Victims lawyer blames Kenyan AG for inaction on requests for evidence: ICC Victims’ lawyer in the case against President Kenyatta, Fergal Gaynor, has stated that terminating the case against President Kenyatta would be “unconscionable” in light of the Government’s inaction with requests to access evidence. Gaynor made submissions to the ICC Trial Chamber complaining of Attorney General of Kenya Githu Muigai’s inaction with requests for evidence – noting in particular the fact that Muigai took no action against an order which barred the interviewing of security officials who could provide evidence, and did not seek to appeal the order. Gaynor said the actions of the Government and AG are not in line with the International Crimes Act and the Rome Statute. (All Africa)
Haiti Appeals Chamber reopens investigations into former leader Duvalier for CAH and HR violations: On 20 February 2014, the Haitian Court of Appeals reversed a ruling by an investigative judge who formerly found that Haiti’s former leader Jean-Claude Duvalier could not be charged with crimes against humanity including forced disappearance and torture. The Court of Appeals found that there is substantial evidence to believe that Duvalier was indirectly involved in the crimes and criminally responsible, and has therefore appointed a sitting judge to further investigate the allegations. The Court of Appeals further found that there is no statute of limitations for crimes against humanity. Amnesty International welcomed the decision and stated that it was a victory for victims of the crimes. (National News Agency of Malaysia)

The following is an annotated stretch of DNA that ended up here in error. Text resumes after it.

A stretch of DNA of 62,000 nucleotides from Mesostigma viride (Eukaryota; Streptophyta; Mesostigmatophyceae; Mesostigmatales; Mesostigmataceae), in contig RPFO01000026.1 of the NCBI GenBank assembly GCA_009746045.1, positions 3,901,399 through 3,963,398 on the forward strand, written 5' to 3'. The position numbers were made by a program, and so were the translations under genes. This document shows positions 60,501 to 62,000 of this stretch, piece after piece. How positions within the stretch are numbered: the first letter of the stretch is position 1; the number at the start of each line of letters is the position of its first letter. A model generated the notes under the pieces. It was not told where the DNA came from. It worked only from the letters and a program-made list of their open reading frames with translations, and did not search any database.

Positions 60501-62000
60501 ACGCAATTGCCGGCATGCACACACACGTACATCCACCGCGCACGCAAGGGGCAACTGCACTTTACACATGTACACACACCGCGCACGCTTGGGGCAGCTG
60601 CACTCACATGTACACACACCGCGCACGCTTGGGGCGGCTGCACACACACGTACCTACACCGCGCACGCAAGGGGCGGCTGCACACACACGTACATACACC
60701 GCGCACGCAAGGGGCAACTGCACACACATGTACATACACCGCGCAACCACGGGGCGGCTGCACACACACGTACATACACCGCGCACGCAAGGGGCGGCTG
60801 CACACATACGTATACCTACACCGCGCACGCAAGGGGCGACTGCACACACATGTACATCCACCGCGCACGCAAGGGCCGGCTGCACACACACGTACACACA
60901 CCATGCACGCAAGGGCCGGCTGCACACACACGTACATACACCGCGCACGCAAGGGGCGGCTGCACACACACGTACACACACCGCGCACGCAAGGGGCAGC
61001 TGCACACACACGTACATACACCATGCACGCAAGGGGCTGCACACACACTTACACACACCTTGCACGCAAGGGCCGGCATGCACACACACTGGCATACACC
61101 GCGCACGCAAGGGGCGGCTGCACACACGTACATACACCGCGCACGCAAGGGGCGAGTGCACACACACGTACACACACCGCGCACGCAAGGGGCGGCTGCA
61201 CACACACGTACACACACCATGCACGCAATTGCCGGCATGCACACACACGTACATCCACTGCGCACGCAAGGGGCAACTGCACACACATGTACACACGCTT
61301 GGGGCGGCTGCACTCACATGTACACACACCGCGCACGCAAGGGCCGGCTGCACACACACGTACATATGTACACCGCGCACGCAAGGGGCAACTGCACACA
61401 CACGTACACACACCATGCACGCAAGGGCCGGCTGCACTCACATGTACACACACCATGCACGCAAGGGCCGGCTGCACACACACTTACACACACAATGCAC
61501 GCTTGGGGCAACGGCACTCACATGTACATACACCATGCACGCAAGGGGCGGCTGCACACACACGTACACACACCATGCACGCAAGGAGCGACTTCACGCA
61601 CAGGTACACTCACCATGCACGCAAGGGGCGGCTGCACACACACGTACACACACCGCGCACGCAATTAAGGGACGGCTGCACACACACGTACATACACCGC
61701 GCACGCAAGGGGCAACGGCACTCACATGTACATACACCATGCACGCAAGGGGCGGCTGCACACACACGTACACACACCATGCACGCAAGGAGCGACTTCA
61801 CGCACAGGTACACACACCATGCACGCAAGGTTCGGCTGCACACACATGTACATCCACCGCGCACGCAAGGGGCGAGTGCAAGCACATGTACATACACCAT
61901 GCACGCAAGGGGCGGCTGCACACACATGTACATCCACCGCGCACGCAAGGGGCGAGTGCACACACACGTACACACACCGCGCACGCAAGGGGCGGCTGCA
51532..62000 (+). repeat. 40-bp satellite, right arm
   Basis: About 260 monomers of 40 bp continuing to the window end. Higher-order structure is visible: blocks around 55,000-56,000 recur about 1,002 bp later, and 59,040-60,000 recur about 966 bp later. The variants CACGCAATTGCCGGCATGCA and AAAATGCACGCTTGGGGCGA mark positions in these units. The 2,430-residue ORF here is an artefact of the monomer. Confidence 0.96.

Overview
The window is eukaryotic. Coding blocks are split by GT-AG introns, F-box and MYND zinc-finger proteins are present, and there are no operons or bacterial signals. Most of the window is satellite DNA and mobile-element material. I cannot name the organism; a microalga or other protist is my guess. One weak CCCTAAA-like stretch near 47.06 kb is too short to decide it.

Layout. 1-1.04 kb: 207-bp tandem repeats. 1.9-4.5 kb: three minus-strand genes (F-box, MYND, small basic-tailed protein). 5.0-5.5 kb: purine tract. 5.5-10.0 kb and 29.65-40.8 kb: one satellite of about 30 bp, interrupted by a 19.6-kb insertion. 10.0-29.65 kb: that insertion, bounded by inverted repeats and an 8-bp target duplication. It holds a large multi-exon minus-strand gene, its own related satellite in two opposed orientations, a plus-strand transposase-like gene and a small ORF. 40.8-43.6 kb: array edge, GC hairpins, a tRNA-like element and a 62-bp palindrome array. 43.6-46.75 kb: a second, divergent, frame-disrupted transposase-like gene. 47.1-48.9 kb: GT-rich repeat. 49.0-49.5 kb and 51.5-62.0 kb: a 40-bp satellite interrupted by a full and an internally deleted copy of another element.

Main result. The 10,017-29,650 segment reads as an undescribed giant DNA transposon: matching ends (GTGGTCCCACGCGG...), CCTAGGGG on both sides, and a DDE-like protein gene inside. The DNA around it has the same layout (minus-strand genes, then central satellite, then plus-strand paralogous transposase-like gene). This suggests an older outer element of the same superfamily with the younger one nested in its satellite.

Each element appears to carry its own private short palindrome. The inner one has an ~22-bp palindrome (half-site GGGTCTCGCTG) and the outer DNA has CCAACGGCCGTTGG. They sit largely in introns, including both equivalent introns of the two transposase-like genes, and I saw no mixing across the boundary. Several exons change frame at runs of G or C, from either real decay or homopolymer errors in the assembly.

ICC to decide on witnesses refusing to testify in Ruto case: The trial against Kenyan Deputy President William Ruto and journalist Joshua Sang before the ICC continued on Monday, 17 February 2014, but several witnesses have refused to testify, an issue the judges are expected to rule on this week. Prosecutor Fatou Bensouda has asked the Court to summon seven witnesses, whom she alleges have refused to testify due to bribery, whereas Attorney General Githu Muigai argued that the Court cannot compel testimony. So far, 10 witnesses have testified. (The Star).